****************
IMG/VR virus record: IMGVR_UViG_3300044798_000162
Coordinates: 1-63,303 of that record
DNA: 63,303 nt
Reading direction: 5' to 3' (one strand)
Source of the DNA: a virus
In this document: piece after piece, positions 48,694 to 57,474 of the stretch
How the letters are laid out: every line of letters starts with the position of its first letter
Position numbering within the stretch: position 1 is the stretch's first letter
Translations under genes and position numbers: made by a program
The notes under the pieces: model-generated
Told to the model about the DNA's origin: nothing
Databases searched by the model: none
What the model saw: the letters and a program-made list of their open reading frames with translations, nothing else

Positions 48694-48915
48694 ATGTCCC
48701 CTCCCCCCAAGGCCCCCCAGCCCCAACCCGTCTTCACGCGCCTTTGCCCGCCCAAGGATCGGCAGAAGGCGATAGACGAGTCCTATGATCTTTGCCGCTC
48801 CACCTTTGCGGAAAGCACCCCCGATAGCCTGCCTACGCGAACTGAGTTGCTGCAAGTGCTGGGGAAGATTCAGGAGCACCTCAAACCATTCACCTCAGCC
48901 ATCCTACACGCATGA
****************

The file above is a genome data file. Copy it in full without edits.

IMG/VR virus record: IMGVR_UViG_3300044798_000162
Coordinates: 1-63,303 of that record
DNA: 63,303 nt
Reading direction: 5' to 3' (one strand)
Source of the DNA: a virus
In this document: piece after piece, positions 48,694 to 57,474 of the stretch
How the letters are laid out: every line of letters starts with the position of its first letter
Position numbering within the stretch: position 1 is the stretch's first letter
Translations under genes and position numbers: made by a program
The notes under the pieces: model-generated
Told to the model about the DNA's origin: nothing
Databases searched by the model: none
What the model saw: the letters and a program-made list of their open reading frames with translations, nothing else

Positions 48694-48915
48694 ATGTCCC
48701 CTCCCCCCAAGGCCCCCCAGCCCCAACCCGTCTTCACGCGCCTTTGCCCGCCCAAGGATCGGCAGAAGGCGATAGACGAGTCCTATGATCTTTGCCGCTC
48801 CACCTTTGCGGAAAGCACCCCCGATAGCCTGCCTACGCGAACTGAGTTGCTGCAAGTGCTGGGGAAGATTCAGGAGCACCTCAAACCATTCACCTCAGCC
48901 ATCCTACACGCATGA